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America’s last coastal sand mine given ultimatum on California beach operation

A press release from Lt. Governor Newsom:
May 16, 2017
Ultimatum given to America’s last coastal sand mine operating on California beach
State Lands Commission presents case that private mine is profiting from environmental plunder

(SACRAMENTO) – The California State Lands Commission issued a notice today ordering the foreign-owned corporation CEMEX to comply with state law or cease its sand mining operations in Marina, California. The CEMEX Lapis sand mine is the last remaining coastal sand mining operation in the United States and scientists conclude that the operation is responsible for the rapid erosion and disappearance of public beaches along the Monterey County coast.

Stealing public resources for private profit without a lease is a violation of the state constitution and statute,” said Lt. Governor Gavin Newsom, who chairs the State Lands Commission. “This mine is a relic of an era that California and the nation rejected a long time ago, and it is past time that CEMEX engage in a dialogue on the future of operations.

Today’s letter is the culmination of extensive staff research on this issue including consultation with experts, review of scientific literature, and site visits,” said State Controller and Commissioner Betty T. Yee. “The Commission’s lease application review process will properly analyze the effects of CEMEX’s sand mining to recreation, the local economy, and to the state’s public trust resources.”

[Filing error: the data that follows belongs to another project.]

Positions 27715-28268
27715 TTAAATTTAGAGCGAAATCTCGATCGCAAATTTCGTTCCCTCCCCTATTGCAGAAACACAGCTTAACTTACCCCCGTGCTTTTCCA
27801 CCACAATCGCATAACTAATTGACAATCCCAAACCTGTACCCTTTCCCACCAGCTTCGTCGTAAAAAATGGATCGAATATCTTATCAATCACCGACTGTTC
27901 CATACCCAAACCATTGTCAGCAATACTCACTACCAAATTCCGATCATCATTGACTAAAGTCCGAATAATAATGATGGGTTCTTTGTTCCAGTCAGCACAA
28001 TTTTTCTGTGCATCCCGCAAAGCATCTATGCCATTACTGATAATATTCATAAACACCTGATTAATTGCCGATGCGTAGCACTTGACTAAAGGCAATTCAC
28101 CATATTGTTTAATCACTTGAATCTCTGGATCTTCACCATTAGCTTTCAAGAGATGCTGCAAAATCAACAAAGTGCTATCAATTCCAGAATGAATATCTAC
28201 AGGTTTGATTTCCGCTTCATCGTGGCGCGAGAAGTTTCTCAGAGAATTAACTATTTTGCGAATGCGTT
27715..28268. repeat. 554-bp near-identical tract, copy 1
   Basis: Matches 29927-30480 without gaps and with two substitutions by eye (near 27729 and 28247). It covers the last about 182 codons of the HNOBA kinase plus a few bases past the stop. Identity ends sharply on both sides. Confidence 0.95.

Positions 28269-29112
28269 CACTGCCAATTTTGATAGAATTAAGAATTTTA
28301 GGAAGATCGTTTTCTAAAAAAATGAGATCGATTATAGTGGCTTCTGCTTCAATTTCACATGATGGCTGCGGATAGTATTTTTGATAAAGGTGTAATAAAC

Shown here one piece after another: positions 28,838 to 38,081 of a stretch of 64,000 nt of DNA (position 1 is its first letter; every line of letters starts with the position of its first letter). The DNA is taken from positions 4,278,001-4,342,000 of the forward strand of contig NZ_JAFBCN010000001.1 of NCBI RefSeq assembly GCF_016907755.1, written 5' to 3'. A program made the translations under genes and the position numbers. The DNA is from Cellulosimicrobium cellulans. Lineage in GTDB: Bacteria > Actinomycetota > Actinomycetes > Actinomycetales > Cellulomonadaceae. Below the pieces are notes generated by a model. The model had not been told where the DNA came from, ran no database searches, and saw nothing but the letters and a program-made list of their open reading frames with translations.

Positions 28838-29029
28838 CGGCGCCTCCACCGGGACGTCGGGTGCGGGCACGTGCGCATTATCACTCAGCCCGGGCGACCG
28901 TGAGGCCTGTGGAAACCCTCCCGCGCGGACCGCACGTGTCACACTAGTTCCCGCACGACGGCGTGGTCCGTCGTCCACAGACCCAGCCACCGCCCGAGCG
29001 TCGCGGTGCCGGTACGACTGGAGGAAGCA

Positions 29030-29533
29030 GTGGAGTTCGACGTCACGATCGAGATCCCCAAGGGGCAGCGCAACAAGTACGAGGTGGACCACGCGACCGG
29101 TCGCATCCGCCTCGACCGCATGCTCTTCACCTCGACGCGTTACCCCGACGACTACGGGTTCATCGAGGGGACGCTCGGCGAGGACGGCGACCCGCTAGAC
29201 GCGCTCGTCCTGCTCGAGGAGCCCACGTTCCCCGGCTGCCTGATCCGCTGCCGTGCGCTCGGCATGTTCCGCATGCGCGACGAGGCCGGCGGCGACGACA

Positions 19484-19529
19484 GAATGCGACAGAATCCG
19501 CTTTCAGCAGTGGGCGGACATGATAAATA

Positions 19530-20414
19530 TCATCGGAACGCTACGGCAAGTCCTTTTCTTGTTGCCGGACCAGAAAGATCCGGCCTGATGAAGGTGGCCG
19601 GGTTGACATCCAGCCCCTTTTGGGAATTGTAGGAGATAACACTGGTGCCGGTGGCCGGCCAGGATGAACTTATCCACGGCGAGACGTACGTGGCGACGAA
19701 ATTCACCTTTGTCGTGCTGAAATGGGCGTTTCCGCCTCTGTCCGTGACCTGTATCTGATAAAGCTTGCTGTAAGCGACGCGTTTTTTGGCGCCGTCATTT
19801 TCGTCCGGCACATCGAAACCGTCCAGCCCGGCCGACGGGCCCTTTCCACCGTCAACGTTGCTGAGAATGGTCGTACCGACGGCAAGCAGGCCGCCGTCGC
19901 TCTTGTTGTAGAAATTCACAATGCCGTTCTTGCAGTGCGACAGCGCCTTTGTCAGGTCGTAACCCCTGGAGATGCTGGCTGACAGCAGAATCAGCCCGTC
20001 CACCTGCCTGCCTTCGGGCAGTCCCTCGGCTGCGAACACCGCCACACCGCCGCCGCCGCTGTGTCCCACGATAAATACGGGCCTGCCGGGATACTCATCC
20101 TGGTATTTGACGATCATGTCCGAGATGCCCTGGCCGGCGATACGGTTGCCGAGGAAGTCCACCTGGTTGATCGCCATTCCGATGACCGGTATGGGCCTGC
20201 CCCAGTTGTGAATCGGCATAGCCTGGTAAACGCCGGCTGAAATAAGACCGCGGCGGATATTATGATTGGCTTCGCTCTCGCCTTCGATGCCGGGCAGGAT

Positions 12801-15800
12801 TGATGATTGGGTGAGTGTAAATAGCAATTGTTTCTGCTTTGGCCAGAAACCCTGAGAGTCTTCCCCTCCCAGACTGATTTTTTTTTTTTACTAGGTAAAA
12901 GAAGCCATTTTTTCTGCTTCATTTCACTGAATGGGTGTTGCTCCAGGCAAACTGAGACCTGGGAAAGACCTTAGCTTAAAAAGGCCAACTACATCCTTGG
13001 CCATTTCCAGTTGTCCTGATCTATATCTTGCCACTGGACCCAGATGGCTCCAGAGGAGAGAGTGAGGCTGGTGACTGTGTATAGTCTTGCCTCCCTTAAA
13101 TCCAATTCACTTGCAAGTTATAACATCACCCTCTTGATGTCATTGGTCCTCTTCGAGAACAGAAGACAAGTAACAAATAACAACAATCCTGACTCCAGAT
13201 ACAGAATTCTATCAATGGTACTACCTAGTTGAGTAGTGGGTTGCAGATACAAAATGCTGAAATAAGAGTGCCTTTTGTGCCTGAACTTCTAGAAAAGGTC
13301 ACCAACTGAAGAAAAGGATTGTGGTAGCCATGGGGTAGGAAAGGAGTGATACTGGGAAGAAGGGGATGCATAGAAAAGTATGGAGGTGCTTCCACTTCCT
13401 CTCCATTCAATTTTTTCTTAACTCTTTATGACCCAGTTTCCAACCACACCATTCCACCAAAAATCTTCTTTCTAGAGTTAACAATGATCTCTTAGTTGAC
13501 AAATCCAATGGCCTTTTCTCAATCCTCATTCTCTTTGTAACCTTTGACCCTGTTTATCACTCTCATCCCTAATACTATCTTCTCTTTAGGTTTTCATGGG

The CEMEX Lapis sand mine extracts sand through an artificial dredge pond on land adjacent to the Pacific Ocean. However, scientific research in the past decade has clarified that sand mined at the Lapis plant is replenished by public-owned minerals from public trust lands, which become trapped in the dredge pond during high tides and storm events. CEMEX has not obtained a lease for these sovereign resources nor paid a royalty for using this Public Trust resource.

Analysis concludes that the Lapis operation extracts the equivalent of a full dump-truck of sand every 26 minutes, or 200,000 cubic yards of sand annually, and the Southern Monterey Bay shore is on average the most erosive sandy shore in California. The high recreational value of Southern Monterey Bay beaches, estimated at over $13 million annually, is threatened by beach erosion, which is exacerbated by the sand mine.

Today’s letter issued by the State Lands Commission outlines the case against CEMEX’s unauthorized operation, including a claim for civil liability and treble damages. When a lease application is submitted, the Commission will analyze whether the activity is consistent with the Public Trust Doctrine and may require environmental review pursuant to the California Environmental Quality Act as part of the lease application review.

The California State Lands Commission letter can be viewed at

A photograph illustrating the operations can be found at:



Office of the Lt. Governor:

Office of the State Controller:

Scientific Opinion: 

Gary Griggs Ph.D, UC Santa Cruz: